England-born metal musician Ozzy Osbourne is most known for his gold strike with the creation of his band Black Sabbath during the late 60's. What is less known but still quite popular perhaps is Osbourne's solo career. Among his discography are albums such as Blizzard of Ozz (most well known for the singles 'Crazy Train' and 'Mr. Crowley') and Diary of a Madman, both released in the 80's. Osbourne's solo career is still continuing, his latest release being in 2010. Although he has a large collection of albums spanning over four decades, his most critically acclaimed period was during the aforementioned 1980's. While Osbourne left Black Sabbath in the late 70's, people started to get more bored with Osbournes music, or at least less interested than when albums like Blizzard of Ozz were popular. Then came the era of grunge and pop punk, and Osbourne produced still more albums. Among these and one of the earlier ones was the 1991 release of No More Tears. The album was met with positive applause, reaching the "Top 200" Billboard at number 7. The album did remarkably well, and Osbourne had definitely achieved what was perhaps his best hit in the 90's.
Osbourne brings back to the table the classic sound of Sabbath that was loved by metal-heads who adored the style that the band had before Dio took over. The album is overall much more different from what Ozzy unsuccessfully tried to do before he left the band. While Never Say Die and Technical Ecstasy where very centered around a AC/DC-esque pop hard rock angle, No More Tears brings in ripping chords and meaty bass. The album comes in at a decent note, with the track 'Mr. Tinkertrain', although the song has a little too much synth-y floating in it for my tastes. Not that in general is a bad, but too much of it without a good balance of normal metal offsets it too much for me. The album does quickly regain footing and with a roar with my personal favorite track titled 'I Don't Want To Change The World". Living up to its title, the song resembles very traditional Sabbath that I loved so much about albums like Master of Reality and Vol. 4.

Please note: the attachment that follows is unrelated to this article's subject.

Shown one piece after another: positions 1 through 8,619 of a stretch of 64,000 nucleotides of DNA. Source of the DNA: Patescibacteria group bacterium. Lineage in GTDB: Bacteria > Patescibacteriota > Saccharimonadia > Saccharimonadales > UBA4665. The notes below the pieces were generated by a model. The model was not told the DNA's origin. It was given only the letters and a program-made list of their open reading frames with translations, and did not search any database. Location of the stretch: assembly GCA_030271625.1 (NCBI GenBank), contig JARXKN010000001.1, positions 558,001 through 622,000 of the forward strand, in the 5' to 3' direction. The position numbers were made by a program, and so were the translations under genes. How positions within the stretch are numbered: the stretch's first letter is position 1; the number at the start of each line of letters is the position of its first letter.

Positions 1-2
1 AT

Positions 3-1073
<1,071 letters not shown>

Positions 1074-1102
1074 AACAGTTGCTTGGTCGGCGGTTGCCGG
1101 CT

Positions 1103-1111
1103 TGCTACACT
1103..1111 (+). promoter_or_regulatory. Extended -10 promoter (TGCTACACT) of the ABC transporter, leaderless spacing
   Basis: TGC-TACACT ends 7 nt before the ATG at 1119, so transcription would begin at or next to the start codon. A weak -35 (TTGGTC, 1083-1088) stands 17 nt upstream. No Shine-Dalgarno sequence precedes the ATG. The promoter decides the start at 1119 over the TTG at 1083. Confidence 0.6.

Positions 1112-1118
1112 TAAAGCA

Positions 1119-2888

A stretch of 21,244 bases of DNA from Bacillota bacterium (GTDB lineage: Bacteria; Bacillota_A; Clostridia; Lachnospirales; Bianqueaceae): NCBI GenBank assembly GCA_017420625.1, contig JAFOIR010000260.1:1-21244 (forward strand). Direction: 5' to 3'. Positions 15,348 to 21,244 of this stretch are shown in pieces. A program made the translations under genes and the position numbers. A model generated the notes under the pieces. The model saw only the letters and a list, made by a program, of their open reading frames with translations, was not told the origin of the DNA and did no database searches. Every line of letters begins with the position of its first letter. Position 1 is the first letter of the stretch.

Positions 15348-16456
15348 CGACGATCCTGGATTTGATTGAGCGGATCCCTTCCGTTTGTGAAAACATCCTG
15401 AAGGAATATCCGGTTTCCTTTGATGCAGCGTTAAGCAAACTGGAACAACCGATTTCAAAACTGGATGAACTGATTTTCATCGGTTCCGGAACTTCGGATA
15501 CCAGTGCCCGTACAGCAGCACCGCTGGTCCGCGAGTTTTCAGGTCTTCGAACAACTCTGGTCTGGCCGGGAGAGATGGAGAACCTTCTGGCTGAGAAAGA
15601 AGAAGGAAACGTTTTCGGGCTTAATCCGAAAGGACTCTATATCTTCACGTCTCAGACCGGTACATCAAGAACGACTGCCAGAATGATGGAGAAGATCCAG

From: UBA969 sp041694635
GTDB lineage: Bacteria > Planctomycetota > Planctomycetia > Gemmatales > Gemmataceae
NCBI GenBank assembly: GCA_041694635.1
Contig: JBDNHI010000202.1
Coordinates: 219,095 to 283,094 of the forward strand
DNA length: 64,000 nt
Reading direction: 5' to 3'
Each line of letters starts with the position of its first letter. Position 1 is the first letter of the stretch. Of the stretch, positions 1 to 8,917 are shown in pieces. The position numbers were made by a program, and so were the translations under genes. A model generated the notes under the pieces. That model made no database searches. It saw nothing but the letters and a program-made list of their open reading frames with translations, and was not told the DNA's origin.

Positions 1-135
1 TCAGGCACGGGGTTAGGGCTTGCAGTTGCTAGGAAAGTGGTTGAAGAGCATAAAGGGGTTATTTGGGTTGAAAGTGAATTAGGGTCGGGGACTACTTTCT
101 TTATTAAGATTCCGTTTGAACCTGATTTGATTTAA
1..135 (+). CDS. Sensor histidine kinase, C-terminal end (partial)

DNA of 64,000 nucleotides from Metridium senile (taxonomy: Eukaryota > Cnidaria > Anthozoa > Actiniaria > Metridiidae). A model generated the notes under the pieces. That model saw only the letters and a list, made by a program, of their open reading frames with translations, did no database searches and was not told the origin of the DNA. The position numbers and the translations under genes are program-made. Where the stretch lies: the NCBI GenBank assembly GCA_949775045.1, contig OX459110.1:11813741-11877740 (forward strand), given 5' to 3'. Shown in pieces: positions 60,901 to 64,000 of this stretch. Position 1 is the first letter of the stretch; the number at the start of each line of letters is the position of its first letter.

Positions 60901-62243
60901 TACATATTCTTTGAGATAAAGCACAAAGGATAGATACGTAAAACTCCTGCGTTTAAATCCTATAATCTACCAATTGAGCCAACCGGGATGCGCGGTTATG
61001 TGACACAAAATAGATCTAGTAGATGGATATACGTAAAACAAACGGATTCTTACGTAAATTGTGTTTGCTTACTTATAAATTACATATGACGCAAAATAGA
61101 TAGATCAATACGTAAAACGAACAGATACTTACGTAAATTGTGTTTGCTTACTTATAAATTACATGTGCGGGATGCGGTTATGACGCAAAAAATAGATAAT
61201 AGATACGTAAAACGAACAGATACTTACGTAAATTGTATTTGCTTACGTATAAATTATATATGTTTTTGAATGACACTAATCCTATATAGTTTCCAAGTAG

In the album there also lies a few ballads. 'Time After Time' and 'Mama, I'm Coming Home' are among the most prominent of the eleven total tracks. The latter comes directly after 'I Don't Want to Change The World', so it sort of offsets what the song achieved. Although the song is much more based in a poppy major key, it's decent. Arena rock is very present, sort of Bon Jovi like. I give it a pass though because it's Ozzy and not Jovi. 'S.I.N.' sounds very reminiscent of Paranoid era Sabbath, with a great composition and awesome fluidity of chords and riffing. Then there are the obligatory slammers that are meant to be, well, slamming you with their pure metallic power. These would be 'Desire' and 'Hellraiser', with very heavy, trudging notes with Ozzy vocal effects thrown in and some periods (Laughing being the most heard). The final track that particularly stands out is the title track. Coming in at an unusual 7:24, this epic is very experimental in the way of Ozzys music. The song mixes interesting compositions of things that range from flat out riffing to interesting effect segments that makes the track seem oddly progressive. The song mixes in radio speech and Supertramp like piano in one segment, with some very 70's-ish synth thrown in. It does give some Ozzy zest though with pounding drums from Castillo and of course the funky bass line that opened it. It is a really enjoyable song, especially when the echoing and, of course, Ozzys fantastic vocals.
Ozzy Osbournes blast into the 90's was explosive, pounding, and extremely enjoyable. Most definitely my favorite from the mans personal discography, and it will most certainly live in my heart as a metal highlight of the 90's and perhaps of traditional metal in general. I suggest that anyone who hasn't listened to it immediately, especially if you crave more Ozzy - era Sabbath material.